Annie Samson and Geetanjali Atri
New Delhi, Feb 6 (PTI) Even as technology has made itpossible for the blind to use the internet, to click photosusing special cameras and to undertake activities that areeffortless for the sighted, innovators are now seeking to aidthem further with new and cheaper gadgets.
Currently, the visually impaired are able to read andbrowse through various web pages on the internet one line at atime. Paul D Souza, a Karnataka-based engineer has created amultiline refreshable display that gives a visually impairedperson instant access to the computer revolution."My device is like a monitor for the blind where they canread by feeling the Braille dots on its surface. The dotscreated by raising or lowering small pins simulate the bumpsof an embossed page and the text changes as the online pagerefreshes itself," Souza told PTI.
He says such devices are currently being used incountries in the West but at costs that are very prohibitivein India.
"Technology has not changed for the last 30 years. Peoplecontinue to use the single-line display device which costs asmuch as USD 3,000. I have tried to create a five line � 20characters per line � display at a cost of USD 500. It''s alsothe first device in 14 years to meet NLS Braillespecifications," he says.
The engineer, who is a college dropout, aims to bringdown the price further to USD 200 which is much cheaper thanthe existing models.
While over 15 million people in India fall into thecategory of the visually impaired, Souza says he wants topromote literacy among the blind. "While there are many saythat Braille is unnecessary when there are computers which canread out text aloud, I think it will make these peopleilliterate."
Souza is a finalist shortlisted for the Third SocialInnovation honours given by the Nasscom Foundation. Thehonours are a bid to recognise innovation in the use ofinformation and communication technology for socialdevelopment.
Like Souza, two undergraduate students from Meerut havedeveloped a "blind helper" - a 7 key keyboard to help thevisually challenged operate not only a computer but also otherelectrical appliances in their house using "smart-homeextension cables".
"It is difficult for a blind person to operate a normalkeyboard with 104 keys. Blind-helper is a Braille freetechnology that operates with the help of e-vision softwareusing dot net technology," says Mohit Khanna, who has teamedup with a fellow student at the Bharat Institute ofTechnology. .The device has 5 navigation keys and the remaining two keys are a substitute for the escape and enter keys in anormal keyboard, he says.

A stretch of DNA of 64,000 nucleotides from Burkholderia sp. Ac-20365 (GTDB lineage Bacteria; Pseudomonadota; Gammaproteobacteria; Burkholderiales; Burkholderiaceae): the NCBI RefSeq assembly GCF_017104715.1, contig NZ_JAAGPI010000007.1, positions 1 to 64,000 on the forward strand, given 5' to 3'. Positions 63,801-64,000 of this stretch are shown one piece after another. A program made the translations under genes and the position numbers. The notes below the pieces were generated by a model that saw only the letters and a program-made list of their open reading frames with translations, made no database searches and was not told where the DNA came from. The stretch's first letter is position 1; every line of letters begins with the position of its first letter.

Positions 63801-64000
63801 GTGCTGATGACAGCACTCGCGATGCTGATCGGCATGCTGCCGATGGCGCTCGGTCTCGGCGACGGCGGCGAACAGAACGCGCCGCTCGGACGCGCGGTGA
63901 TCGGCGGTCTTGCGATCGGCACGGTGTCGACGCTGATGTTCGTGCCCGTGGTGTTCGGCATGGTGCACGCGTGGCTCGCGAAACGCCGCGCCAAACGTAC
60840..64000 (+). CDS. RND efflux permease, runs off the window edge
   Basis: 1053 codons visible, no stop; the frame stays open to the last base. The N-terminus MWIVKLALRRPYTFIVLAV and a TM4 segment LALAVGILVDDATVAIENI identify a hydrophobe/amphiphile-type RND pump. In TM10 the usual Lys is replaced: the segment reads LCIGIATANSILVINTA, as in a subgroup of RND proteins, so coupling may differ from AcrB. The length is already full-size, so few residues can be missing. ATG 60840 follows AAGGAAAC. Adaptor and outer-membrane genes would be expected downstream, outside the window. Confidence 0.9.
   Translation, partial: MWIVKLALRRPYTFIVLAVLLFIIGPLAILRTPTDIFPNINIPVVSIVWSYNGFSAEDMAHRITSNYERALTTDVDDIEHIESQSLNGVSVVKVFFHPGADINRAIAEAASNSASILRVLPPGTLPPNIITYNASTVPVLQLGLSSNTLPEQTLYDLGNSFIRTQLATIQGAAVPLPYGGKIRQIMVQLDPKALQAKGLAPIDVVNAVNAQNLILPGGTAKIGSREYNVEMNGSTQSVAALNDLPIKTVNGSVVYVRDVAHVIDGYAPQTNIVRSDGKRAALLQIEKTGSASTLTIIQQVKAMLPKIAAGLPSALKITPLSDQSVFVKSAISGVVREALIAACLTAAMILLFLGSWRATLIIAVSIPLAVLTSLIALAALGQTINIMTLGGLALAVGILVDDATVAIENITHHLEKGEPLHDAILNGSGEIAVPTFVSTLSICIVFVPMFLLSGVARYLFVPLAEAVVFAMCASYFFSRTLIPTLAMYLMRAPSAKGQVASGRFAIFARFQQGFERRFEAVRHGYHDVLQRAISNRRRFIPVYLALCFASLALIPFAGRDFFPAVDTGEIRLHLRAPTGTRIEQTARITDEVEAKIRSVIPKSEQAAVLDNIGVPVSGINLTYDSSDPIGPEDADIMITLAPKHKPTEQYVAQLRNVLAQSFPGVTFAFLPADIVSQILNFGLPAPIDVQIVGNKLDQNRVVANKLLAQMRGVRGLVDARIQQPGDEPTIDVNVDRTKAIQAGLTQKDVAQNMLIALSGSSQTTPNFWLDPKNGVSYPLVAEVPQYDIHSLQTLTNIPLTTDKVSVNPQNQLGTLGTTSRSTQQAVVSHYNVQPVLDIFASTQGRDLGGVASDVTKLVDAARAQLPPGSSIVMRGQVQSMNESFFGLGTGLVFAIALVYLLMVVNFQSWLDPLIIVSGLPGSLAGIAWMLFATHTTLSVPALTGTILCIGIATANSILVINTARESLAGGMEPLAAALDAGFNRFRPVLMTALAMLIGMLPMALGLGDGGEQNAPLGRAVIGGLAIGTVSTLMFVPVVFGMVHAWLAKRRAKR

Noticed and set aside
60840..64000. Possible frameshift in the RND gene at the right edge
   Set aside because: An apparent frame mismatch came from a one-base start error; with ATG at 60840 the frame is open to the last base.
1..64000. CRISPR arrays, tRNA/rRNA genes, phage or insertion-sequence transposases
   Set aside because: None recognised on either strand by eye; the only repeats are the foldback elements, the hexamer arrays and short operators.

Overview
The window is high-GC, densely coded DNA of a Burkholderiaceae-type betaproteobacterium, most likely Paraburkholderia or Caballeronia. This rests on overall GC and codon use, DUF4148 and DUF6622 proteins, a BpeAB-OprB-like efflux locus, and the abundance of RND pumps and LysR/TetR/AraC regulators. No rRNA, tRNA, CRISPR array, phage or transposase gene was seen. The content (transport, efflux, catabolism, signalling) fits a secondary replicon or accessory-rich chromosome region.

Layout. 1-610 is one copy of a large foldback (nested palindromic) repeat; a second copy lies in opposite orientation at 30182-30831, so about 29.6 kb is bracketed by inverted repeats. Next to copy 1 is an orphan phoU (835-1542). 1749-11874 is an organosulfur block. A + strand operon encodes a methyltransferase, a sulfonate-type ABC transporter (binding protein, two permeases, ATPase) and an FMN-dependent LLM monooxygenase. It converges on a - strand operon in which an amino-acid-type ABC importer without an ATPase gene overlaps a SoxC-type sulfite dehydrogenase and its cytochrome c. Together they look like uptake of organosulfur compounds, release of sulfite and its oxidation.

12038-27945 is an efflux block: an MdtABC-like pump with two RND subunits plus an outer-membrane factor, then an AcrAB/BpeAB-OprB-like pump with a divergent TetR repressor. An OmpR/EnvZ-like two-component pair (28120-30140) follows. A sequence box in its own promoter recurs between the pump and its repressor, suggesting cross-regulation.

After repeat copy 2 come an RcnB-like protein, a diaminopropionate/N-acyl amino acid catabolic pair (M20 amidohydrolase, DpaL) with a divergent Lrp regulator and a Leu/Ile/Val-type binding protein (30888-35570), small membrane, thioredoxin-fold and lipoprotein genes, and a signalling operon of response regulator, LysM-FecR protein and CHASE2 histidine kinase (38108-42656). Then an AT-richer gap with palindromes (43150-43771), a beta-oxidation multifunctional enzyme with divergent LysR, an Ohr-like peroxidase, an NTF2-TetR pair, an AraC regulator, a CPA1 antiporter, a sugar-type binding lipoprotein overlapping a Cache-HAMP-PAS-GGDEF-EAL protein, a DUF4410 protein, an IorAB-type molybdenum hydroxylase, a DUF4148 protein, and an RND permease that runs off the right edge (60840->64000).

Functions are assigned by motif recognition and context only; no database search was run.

"As the system does not require Braille, so even aBraille Illiterate blind person can also use it. Also, thesame system with some minor modifications can become usefuleven for paralytic people, or those with Parkinson�s and evenAlzheimer''s diseases," says Khanna.
Another student team from the VES Institute of Technologyin Mumbai has designed the project "Explore", which aims toenable the differently abled to educate themselves anddiscover the virtual world of the computer.
"Our solution helps visually impaired to educatethemselves through talking textbooks, connect to socialnetworking sites like Facebook etc and thus collaborate withthe world. The software assimilates Braille keys on thekeyboard and output is provided through speech therebyreducing the need for costly hardware," says Samiran Saha, whois leading the student team.Saha says his team''s innovation will be useful forgovernment organisations to demographically track the literacylevel of the differently abled as well as assist NGOs andchild welfare organisations to suitably channelise theiractivities and collaborate.
Khanna and Saha figure in the 21 finalists from acrossIndia who have been shortlisted for the Genpact Nasscom Socialinnovation awards.
Apart from individuals, several organistions that havecreated solutions to aid the visually impaired have also beenshortlisted for the award which will be announced on February8.
Mumbai-based Beyond Sight foundation has created a uniqueproject that enables blind people to click pictures. Itconducts workshops that encourages the blind to use theirsenses of hearing touch , various visual memories, the warmthof light to create a mental image before they take a picture.
The Camera Mouse project from Vision Aid offers a smallcamera-based device that helps people suffering from long-sightedness to read and write. The camera magnifies the scriptand displays the magnified view on the user''s television. PTIANS